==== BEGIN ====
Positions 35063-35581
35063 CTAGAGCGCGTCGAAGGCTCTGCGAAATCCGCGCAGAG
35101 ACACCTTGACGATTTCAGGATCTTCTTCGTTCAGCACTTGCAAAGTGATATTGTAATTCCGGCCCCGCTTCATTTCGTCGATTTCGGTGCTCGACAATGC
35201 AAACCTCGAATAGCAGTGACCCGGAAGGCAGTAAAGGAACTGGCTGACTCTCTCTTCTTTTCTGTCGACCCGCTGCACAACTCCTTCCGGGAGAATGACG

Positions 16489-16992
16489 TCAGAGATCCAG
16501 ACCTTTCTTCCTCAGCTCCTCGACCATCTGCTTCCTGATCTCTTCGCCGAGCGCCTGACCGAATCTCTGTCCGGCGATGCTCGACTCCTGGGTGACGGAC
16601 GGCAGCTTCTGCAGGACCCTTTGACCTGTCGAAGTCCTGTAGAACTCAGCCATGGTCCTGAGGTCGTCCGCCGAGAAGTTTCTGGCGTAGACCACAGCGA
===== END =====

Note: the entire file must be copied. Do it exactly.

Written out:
Positions 35063-35581
35063 CTAGAGCGCGTCGAAGGCTCTGCGAAATCCGCGCAGAG
35101 ACACCTTGACGATTTCAGGATCTTCTTCGTTCAGCACTTGCAAAGTGATATTGTAATTCCGGCCCCGCTTCATTTCGTCGATTTCGGTGCTCGACAATGC
35201 AAACCTCGAATAGCAGTGACCCGGAAGGCAGTAAAGGAACTGGCTGACTCTCTCTTCTTTTCTGTCGACCCGCTGCACAACTCCTTCCGGGAGAATGACG

Positions 16489-16992
16489 TCAGAGATCCAG
16501 ACCTTTCTTCCTCAGCTCCTCGACCATCTGCTTCCTGATCTCTTCGCCGAGCGCCTGACCGAATCTCTGTCCGGCGATGCTCGACTCCTGGGTGACGGAC
16601 GGCAGCTTCTGCAGGACCCTTTGACCTGTCGAAGTCCTGTAGAACTCAGCCATGGTCCTGAGGTCGTCCGCCGAGAAGTTTCTGGCGTAGACCACAGCGA